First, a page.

Society seems to stigmatize mental health in such a way that we forget that those with mental health issues are still human beings, for example no one seems to object or mind that I rely on medication to control my levels of thyroxine to make my thyroid function properly, yet may well say isn’t it time you just pulled yourself together and stop relying on anti-depressant’s. Yes people have said that to me in the past!

In reality depression is caused by one of two reasons it’s either situational; as in it has a root cause such as a bereavement, or other life circumstances, or its a chemical imbalance within the brain, in either case the person cannot often change these factors yet we seem to be unable as a society in the 21st Century to show true empathy in many cases.

I don’t like taking all the medication I need but I know without it I am much worse both physically and mentally, hence I accept the medical advice and take the prescribed medications the medical profession deem I need to take. Yet every time I collect my prescription from our village pharmacy I am actually aware and I guess at times ashamed when I come out carrying a huge bag full of potions and pills to help stabilise and treat me.

I never think for example that I should try to reduce my thyroid tablets because just maybe I am using them as a crutch and I could quite simply give them up and be ok, yet that thought has often crossed my mind when it comes to my mental health medication.  There seems to be an inbuilt shame of failure because I need those particular medications right now, and yet I am acutely aware that when I have tried to reduce my meds I quickly destabilise.

Society’s attitudes to mental health seems to heap on the pressure, we can easily admit we have this or that physical illness but somehow the room will often fall silent if I am brave enough to admit I take mental health drugs. In some though I have to say not all circumstances it’s certainly can be a great conversation stopper to say I have a mental health issue, suddenly people have something urgent to do and seem to then avoid you for the rest of that event.

Take for example a few months ago when I attended a training event on Mental health, I was there mostly surrounded by therapists and supporters, and a very few service users, people who like me have a Dissociative disorder. I entered into conversation with someone who I later learnt was a therapist, she asked me politely if I had a client with D.I.D, and I bravely decided to be honest and just say I had Dissociative Identity Disorder, she looked me up and down and then turned on her heels and walked away. She choose to sit across the other side of the room for the rest of the day and never again spoke to me.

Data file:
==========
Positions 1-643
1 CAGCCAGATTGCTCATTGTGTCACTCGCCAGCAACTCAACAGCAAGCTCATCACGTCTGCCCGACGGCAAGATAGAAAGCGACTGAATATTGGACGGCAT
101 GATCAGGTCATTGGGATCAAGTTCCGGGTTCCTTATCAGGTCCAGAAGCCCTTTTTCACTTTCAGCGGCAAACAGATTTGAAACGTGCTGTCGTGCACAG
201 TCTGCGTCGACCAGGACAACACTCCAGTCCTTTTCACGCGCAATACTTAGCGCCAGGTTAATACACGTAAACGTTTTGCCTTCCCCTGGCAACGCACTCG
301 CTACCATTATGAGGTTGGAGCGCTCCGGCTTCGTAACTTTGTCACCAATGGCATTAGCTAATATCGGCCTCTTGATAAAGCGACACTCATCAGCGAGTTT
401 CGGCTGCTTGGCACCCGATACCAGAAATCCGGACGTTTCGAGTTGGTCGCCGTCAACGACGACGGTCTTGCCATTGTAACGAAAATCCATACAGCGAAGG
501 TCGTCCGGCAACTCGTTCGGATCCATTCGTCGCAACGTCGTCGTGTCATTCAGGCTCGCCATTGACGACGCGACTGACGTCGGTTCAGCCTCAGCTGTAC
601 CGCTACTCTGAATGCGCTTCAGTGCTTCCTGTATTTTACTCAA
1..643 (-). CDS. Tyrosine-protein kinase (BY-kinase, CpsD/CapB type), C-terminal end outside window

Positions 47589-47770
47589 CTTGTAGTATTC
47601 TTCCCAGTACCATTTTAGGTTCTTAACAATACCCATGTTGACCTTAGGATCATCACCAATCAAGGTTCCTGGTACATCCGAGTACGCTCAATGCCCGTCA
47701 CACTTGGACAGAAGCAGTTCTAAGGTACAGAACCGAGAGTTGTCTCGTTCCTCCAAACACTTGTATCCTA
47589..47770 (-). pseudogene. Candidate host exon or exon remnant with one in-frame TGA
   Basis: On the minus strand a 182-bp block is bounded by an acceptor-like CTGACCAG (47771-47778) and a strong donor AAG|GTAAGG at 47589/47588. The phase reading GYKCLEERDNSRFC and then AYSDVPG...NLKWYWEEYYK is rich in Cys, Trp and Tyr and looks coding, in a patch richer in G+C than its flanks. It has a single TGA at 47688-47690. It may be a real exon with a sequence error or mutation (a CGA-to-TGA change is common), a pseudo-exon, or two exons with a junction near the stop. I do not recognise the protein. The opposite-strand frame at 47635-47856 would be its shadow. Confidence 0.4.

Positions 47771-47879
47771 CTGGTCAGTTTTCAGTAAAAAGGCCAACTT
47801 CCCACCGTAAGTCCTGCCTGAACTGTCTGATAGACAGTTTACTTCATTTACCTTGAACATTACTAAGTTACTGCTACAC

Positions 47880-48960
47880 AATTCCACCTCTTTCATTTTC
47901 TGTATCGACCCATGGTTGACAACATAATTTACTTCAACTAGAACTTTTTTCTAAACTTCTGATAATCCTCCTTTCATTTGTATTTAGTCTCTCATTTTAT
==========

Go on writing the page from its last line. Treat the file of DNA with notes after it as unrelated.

When others asked me I just fudged the issue, I said I had an interest in Dissociative Disorders, and no one moved away or ignored me or anything, strangely I felt frustrated by my own lack of ability to be brave and bold. I so wished I could just stand up and shout out I have D.I.D and I am not ashamed, nor am I ashamed I take medication, but truthfully I couldn’t do it. I just kept fudging the issue for most of the day and I doubt many people in that room realised I was a service user and not a medical professional.

Near the end of the day one kind, understanding person asked me quietly if I had D.I.D, she’d noticed a few switches and had suspected that perhaps I did, I was honest and said yes. When she asked me outright why I chose to not say I explained what had happened earlier and her words resonated with me, “If you can’t be yourself in a room full of professionals when can you be, don’t be ashamed of who you are”. So for the rest of that day if I was asked I said the truth full on “I have D.I.D”, and yes some people walked away some didn’t and in the end I realised it wasn’t my issue but theirs.

I guess the same applies to my use of mental health medication, I can’t help the fact I need to take those drugs to stabilise my chemical imbalance right now but some people think I should be able too. That is their issue not mine and I have no real reason to feel ashamed or guilty I can’t help who I am, and if truth be known if they the skeptics had been through my life and walked even just a few days in my shoes they’d be taking those drugs too.

Society as a whole needs to learn to accept that mental health medications and other treatments are no different from physical health treatments and drugs, if I had a bad heart no one would question my reliance on drugs so please don’t question my need to take mental health drugs right now.

I’m fine ….well not really

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This past week I have come to realise that I have a habit, no it’s not alcohol, or smoking, or any other illegal substance…its saying I’m fine – when the reality is something different. It’s as if I can’t say how I really feel to people and so this has led to the familiar terminology that now seems an everyday occurrence in my vocabulary “I’m Fine”.

I spent time this week in my therapy thinking about why I do this, and it’s really got me be waxing the old grey cells. I guess I grew up in an environment where it was best to feel nothing and to want desperately to please people, today despite no longer being in that emotionally abusive environment I still have the need to please, to try so hard to be ‘normal’ whatever ‘normal’ is, and to not admit life some days is down right hard.

I spoke to my daughter about this habit of mine, I asked her if she’d noticed this particular trait in me, and she sighed and smiled and nodded her head, it wasn’t the response I was hoping for. I wanted her to tell me I wasn’t always saying things were great, I wasn’t always saying Yes when I really needed to say NO, that I didn’t say “I’m fine”. Sadly the harsh reality is that I do have this habit, a habit formed out of years of psychological abuse.